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Session 8: Notes
 
Session 8 Part A Part B Homework
 
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Notes for Session 8, Part B


Note 3

The cross section method can be used to find the volume of all prisms (e.g., rectangular, triangular, hexagonal, octagonal) as well as other solids that have congruent parallel bases. In the cross-section method, we find the area of the base (a cross section) of the solid and then multiply that area by the height of the figure. Imagine that you are stacking layer after layer of the base shape on top of itself to build a tower in the shape of the base. This method also works for curved solids such as cylinders that have parallel congruent bases.

<< back to Part B: Volume Formulas


 

Note 4

Whereas we can use the cross-section method to find the volume of a cylinder, how do we determine the volume of a cone and a sphere? Are the volumes of these shapes in any way related to the volume of a cylinder? They are when the radii of the three solids are identical and when their heights are the same.

<< back to Part B: Volume Formulas


 

Note 5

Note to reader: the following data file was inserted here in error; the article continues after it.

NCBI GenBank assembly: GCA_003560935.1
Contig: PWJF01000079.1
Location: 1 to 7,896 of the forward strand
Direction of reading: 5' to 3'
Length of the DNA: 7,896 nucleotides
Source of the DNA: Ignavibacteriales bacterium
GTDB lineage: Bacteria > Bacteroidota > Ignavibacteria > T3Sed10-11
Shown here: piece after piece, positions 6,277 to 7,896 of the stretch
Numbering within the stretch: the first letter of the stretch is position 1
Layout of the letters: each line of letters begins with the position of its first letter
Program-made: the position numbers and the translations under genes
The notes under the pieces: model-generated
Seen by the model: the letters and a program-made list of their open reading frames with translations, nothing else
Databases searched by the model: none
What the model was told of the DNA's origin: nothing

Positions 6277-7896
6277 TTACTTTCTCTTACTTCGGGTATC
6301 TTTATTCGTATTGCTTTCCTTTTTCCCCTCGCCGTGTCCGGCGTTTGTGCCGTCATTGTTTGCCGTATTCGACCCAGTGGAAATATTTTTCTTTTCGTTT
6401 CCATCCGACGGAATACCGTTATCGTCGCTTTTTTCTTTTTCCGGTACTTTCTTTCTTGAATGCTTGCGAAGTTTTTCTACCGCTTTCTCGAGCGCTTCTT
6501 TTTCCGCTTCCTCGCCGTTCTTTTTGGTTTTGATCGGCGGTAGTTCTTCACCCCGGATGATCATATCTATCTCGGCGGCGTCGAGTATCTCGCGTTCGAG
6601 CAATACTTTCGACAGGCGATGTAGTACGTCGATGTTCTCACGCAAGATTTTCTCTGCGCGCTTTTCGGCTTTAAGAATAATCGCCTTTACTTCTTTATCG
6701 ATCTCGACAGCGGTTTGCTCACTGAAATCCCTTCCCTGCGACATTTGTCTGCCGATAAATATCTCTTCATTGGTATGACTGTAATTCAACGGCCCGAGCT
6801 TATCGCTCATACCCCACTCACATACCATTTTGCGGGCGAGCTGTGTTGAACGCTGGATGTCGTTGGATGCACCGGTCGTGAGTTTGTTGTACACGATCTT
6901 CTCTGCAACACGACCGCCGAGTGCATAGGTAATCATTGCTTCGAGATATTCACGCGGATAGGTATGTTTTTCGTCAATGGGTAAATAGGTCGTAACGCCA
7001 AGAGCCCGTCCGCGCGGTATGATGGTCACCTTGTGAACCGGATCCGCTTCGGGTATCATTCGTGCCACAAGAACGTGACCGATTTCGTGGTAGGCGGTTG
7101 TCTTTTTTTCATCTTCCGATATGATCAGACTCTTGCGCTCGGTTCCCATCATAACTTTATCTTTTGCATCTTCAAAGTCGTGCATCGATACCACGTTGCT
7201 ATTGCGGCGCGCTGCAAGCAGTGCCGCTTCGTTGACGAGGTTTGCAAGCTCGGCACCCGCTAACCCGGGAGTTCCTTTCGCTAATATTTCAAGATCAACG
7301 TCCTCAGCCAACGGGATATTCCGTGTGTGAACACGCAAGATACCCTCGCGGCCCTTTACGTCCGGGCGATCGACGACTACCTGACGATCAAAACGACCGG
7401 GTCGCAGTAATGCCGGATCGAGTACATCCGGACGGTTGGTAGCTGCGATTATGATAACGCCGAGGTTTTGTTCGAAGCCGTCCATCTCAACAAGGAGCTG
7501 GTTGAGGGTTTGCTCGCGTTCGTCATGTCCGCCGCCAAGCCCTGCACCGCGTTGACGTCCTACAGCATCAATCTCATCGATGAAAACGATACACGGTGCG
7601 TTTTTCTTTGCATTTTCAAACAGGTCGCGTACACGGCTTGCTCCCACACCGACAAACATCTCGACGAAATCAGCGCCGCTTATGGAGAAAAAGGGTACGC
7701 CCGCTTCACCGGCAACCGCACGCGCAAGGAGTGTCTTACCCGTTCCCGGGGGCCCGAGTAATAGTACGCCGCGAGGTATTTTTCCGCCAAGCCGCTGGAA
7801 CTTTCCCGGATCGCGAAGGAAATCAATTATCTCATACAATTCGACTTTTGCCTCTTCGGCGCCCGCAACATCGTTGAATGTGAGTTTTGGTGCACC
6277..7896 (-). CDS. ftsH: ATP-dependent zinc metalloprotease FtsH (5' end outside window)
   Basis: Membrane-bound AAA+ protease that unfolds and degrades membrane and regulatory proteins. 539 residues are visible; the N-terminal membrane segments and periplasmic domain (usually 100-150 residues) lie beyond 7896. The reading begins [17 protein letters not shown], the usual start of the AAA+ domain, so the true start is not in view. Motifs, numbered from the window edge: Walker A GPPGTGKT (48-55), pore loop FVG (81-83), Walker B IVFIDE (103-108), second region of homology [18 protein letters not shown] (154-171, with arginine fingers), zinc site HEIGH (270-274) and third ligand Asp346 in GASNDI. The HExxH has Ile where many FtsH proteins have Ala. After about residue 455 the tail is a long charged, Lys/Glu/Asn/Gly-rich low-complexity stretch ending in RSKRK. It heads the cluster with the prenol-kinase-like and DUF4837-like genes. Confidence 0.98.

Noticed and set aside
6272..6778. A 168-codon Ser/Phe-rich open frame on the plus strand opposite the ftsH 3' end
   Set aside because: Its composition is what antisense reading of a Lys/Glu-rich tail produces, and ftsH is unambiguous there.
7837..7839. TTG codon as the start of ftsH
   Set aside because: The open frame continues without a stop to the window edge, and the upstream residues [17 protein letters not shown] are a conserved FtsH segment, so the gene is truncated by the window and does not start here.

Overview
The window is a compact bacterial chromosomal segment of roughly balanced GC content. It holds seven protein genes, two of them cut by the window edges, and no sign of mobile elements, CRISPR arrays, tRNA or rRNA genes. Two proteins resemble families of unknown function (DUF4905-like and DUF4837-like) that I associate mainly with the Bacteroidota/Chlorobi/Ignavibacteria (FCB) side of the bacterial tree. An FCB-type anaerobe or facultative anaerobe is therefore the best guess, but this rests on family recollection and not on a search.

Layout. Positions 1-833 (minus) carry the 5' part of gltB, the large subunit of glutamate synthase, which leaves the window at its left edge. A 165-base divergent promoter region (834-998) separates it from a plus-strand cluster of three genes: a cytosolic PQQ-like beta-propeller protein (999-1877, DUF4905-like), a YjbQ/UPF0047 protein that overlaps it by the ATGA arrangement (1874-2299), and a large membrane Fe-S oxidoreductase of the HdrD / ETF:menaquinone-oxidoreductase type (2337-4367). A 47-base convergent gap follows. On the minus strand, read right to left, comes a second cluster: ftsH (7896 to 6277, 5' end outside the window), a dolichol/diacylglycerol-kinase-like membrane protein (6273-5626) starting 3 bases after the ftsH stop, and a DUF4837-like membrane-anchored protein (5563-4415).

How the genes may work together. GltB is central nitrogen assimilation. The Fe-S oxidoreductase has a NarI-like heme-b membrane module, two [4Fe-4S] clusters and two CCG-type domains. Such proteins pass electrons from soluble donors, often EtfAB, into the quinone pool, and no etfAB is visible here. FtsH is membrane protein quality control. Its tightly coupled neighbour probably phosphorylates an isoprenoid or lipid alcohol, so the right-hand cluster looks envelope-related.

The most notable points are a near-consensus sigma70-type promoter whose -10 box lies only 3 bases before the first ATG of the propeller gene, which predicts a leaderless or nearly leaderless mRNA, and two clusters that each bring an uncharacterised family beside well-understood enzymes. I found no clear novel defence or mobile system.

This part of the session presents two different methods for determining the actual relationships between the volumes. If you're using manipulatives, it is important to be very careful to make sure the heights and diameters of the cylinder, sphere, and cone are congruent. Sometimes when the clay sphere is flattened into the cylinder, there are holes and gaps, so it appears that the volume of the sphere is greater than it really is.

Furthermore, when forming a cone shape that fits into the cylinder, use stiff paper that doesn't have a lot of give to it. Otherwise, you may again have inaccuracies in the relationship between solids.

It may be easier to observe the relationships between volume using plastic cylinders, cones, and spheres, as mentioned in the Alternate Experiment. Use water to fill the solids (color it with a drop or two of vegetable food coloring).

<< back to Part B: Volume Formulas



 

Note 6

This activity asks you to explore the relationship between prisms and pyramids and other cones and cylinders, many of which have the same height and have the same size base. You can use plastic solids and fill them with water, or use paper solids and fill them with rice or sand.

<< back to Part B: Volume Formulas

 

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